For many people, it feels like we have an unlimited supply of water on this planet, especially living near the Great Lakes. However, our supply of water is finite. The water that we drink and bathe in today is the same water that the dinosaurs drank. It has been recycled, re-used, frozen and thawed for millions of years. This process of re-use doesn’t really become a problem until you introduce contaminants that nature can’t filter out. I’m talking about pharmaceuticals.
Drugs in our drinking water is a growing concern as our use of drugs continues to increase and our methods of wastewater treatment do not fully remove these drugs from the water (Crowe, 2014). That means your hormone pills and your neighbour’s anti-depressants or blood thinners are running into the sewer and then out into our rivers and lakes. When we need water to drink and wash, where do we get it? Often, it’s from the very same rivers and lakes in which we dump our treated sewage. Since wastewater processes don’t completely remove these contaminants, their concentration gradually increases.
In 2012, male fish in the Grand River were discovered by University of Waterloo researchers to be carrying large, visible eggs in their bodies. Researchers have directly linked this problem to the location of these fish, downstream from a sewage treatment plant (Imrie, 2012).
As governments continue to research the issue and consider possible solutions (that may take decades to implement) it’s up to the informed individual to make their own good choices when it comes to water.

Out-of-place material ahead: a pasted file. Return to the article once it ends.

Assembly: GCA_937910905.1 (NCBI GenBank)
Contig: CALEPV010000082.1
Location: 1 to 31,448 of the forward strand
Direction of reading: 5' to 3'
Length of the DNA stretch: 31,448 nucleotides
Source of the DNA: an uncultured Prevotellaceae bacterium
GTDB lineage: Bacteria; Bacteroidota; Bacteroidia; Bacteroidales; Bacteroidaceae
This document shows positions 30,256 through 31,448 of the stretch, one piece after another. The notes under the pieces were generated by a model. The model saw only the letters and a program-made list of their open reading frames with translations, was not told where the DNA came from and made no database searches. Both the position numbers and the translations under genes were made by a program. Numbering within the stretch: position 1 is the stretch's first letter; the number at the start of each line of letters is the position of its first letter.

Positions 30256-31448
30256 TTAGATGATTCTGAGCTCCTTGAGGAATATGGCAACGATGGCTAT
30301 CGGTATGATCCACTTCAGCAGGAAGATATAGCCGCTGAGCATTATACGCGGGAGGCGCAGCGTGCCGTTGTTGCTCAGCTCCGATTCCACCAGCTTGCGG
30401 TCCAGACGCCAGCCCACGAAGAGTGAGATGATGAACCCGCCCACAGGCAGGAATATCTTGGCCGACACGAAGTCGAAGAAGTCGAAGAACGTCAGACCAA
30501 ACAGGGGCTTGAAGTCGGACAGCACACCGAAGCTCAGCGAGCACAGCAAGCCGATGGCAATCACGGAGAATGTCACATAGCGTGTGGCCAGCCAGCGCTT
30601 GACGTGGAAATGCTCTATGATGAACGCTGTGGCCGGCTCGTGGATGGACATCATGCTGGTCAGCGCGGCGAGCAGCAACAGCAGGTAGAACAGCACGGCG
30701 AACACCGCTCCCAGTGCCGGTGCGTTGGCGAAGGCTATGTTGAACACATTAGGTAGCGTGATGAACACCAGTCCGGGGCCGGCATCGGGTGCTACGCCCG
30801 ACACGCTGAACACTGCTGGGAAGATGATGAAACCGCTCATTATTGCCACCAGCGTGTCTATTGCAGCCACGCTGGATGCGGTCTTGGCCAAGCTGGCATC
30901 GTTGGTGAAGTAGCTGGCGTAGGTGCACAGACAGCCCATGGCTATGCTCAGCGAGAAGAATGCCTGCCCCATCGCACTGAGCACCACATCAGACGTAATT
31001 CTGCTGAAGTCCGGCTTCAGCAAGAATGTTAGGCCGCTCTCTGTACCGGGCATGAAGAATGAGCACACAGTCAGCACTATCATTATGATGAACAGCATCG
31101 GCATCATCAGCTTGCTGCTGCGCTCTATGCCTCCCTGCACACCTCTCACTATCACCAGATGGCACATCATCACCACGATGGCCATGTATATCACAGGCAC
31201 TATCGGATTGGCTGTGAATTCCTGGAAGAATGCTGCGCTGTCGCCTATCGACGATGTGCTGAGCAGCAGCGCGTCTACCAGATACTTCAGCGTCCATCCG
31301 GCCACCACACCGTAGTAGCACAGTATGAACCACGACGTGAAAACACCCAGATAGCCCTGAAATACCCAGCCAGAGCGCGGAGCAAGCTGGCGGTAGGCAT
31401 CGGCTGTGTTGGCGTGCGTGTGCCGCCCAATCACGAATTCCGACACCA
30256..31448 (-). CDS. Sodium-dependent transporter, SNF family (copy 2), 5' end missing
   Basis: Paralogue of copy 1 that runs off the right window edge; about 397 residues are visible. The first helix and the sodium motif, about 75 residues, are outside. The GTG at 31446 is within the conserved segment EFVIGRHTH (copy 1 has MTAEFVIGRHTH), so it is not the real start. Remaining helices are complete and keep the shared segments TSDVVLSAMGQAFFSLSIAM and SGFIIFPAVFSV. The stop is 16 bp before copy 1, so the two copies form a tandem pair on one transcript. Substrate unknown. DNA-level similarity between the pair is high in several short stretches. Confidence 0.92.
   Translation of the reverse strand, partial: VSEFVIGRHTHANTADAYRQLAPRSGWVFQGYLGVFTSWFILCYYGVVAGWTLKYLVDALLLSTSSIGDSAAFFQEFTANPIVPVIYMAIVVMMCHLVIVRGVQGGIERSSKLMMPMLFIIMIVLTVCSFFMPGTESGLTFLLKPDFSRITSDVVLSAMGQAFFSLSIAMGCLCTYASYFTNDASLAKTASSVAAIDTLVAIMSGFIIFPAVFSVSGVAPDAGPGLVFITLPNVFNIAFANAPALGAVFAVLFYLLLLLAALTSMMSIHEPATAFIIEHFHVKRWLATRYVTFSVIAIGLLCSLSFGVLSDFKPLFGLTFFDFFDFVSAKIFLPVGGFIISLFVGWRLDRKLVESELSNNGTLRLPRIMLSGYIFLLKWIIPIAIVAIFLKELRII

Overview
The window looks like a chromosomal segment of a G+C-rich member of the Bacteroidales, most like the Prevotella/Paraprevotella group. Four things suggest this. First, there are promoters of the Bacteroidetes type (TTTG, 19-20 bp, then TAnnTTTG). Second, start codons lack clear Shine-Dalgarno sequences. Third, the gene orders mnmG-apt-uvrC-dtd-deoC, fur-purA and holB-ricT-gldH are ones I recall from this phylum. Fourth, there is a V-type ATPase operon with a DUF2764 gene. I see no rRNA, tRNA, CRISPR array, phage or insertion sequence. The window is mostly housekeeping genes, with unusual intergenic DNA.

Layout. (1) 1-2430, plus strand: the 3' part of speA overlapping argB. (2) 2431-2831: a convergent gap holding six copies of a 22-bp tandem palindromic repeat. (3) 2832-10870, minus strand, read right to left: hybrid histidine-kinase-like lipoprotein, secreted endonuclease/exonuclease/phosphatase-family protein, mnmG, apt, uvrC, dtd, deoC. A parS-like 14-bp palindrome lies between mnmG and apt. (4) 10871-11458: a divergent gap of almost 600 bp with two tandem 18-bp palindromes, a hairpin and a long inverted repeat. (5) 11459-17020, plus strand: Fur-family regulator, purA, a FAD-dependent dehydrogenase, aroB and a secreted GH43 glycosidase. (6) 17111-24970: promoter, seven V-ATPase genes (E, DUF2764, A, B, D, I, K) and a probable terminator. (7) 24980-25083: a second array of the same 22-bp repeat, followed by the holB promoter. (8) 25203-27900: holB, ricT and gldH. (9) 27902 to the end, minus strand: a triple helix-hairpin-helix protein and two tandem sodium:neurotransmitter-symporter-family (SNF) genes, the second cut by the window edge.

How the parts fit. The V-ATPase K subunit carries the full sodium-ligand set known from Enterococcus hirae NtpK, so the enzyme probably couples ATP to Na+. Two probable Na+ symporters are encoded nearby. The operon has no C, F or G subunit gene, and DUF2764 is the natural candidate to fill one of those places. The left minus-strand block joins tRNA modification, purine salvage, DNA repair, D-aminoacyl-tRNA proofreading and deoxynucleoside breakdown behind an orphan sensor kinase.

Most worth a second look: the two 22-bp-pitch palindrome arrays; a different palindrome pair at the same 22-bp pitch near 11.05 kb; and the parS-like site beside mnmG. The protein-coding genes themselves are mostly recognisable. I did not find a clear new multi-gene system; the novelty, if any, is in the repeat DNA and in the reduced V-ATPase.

In the summer of 2015, ESIL Water Treatment Limited (that’s us) conducted research on the removal of pharmaceuticals from highly contaminated water using our electrolytic water treatment system. We used a prepared sample with known contaminants. We ran the contaminated water through our single cell, under-counter home system and took a sample immediately after the treatment.
Results were amazing. 10 out of 11 chemicals were no longer detectable by the lab equipment and one chemical that was still detectable had been reduced by 99.5%. This is really great performance with a contaminant, like drugs, that is very difficult to remove. Another benefit: while the drugs are removed in our treatment process, the naturally occurring minerals remain to leave the water naturally balanced.
If you would like to view a copy of our lab results, they’re available online at www.esilwater.com/research.html
We’re cleaning up the world’s water, one glass at a time.
- Jeanette B.
ESIL Water Treatment Limited.
1. Crowe, Kelly. (2014, September 22). Drinking water contaminated by drugs a growing concern. CBC News. Retrieved from http://www.cbc.ca/news/health/drinking-water-contaminated-by-excreted-drugs-a-growing-concern-1.2772289
2. Imrie, David. (2012, October 5). Male fish in Grand River show female traits. CTV Kitchener. Retrieved from http://kitchener.ctvnews.ca/male-fish-in-grand-river-show-female-traits-1.985586#